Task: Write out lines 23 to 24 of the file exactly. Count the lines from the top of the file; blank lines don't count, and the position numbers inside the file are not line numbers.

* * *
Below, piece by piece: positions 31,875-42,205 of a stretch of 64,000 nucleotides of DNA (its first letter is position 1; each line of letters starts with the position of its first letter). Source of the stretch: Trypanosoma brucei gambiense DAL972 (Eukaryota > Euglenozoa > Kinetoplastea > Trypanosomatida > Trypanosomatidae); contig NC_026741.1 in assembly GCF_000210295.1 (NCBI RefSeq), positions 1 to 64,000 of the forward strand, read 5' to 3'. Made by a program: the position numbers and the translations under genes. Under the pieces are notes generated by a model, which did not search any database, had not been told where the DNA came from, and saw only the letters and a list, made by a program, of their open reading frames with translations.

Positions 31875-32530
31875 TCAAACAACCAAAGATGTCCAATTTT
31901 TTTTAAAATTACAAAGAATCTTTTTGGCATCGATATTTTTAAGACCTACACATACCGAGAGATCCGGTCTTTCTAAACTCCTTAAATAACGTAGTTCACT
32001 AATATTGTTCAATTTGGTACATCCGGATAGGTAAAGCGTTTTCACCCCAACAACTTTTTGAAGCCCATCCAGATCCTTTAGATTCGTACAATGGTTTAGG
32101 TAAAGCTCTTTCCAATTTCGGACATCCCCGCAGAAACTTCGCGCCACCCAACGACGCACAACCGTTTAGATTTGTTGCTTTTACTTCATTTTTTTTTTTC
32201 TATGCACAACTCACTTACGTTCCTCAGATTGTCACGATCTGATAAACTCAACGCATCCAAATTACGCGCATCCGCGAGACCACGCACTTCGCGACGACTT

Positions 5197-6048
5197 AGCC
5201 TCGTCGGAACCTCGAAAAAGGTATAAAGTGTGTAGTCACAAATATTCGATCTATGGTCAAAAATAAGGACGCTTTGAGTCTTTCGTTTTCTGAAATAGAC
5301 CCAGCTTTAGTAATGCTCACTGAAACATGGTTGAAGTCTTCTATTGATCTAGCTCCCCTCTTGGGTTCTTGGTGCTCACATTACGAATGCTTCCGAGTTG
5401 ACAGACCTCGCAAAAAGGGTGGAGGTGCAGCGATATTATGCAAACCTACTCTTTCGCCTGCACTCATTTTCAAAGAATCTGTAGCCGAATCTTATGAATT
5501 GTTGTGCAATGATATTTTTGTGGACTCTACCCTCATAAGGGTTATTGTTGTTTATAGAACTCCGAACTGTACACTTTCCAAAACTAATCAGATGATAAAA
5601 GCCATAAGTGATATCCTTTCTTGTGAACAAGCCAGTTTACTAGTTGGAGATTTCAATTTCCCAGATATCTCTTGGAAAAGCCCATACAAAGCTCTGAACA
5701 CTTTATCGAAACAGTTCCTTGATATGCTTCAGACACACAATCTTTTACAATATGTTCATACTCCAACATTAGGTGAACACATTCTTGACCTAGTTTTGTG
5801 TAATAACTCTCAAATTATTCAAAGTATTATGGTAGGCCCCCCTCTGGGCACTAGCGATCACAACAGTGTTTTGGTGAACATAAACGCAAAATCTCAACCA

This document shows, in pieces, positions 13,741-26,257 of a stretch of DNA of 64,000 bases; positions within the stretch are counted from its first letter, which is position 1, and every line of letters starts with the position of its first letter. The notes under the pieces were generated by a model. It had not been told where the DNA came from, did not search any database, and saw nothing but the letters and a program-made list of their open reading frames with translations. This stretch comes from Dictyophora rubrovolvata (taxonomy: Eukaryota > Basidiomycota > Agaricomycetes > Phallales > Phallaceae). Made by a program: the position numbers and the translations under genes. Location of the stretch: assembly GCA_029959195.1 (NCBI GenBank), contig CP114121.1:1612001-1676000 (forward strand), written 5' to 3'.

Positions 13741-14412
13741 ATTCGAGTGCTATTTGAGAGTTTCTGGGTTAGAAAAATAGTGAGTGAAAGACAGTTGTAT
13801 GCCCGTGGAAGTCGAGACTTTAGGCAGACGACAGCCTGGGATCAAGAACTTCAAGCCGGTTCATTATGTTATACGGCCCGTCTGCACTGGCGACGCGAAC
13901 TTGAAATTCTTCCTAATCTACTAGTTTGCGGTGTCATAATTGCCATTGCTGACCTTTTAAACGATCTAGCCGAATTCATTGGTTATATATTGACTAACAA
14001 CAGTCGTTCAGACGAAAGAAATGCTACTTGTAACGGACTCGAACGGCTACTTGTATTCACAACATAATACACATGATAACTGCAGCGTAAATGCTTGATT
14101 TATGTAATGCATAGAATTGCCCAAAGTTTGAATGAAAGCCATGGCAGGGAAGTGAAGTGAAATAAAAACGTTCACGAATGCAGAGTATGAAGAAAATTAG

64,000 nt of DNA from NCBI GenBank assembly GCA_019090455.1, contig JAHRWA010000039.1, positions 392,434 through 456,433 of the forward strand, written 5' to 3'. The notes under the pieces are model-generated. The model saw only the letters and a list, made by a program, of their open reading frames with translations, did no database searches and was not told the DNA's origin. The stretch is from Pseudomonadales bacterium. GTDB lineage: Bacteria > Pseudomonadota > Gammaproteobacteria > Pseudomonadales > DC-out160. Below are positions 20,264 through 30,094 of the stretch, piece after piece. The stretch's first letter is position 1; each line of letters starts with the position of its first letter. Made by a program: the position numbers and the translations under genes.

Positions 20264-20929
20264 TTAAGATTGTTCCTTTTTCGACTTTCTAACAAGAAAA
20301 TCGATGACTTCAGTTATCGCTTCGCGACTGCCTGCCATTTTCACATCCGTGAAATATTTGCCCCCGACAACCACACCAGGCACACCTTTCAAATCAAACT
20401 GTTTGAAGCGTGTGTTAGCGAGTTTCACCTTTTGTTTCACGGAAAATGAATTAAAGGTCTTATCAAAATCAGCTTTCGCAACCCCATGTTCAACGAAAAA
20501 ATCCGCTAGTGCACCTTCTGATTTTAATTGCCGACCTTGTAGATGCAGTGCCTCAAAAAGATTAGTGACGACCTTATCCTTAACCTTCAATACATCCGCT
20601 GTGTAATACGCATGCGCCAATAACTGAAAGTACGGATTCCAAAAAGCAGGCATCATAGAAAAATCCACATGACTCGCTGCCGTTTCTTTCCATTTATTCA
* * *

14101 TATGTAATGCATAGAATTGCCCAAAGTTTGAATGAAAGCCATGGCAGGGAAGTGAAGTGAAATAAAAACGTTCACGAATGCAGAGTATGAAGAAAATTAG

64,000 nt of DNA from NCBI GenBank assembly GCA_019090455.1, contig JAHRWA010000039.1, positions 392,434 through 456,433 of the forward strand, written 5' to 3'. The notes under the pieces are model-generated. The model saw only the letters and a list, made by a program, of their open reading frames with translations, did no database searches and was not told the DNA's origin. The stretch is from Pseudomonadales bacterium. GTDB lineage: Bacteria > Pseudomonadota > Gammaproteobacteria > Pseudomonadales > DC-out160. Below are positions 20,264 through 30,094 of the stretch, piece after piece. The stretch's first letter is position 1; each line of letters starts with the position of its first letter. Made by a program: the position numbers and the translations under genes.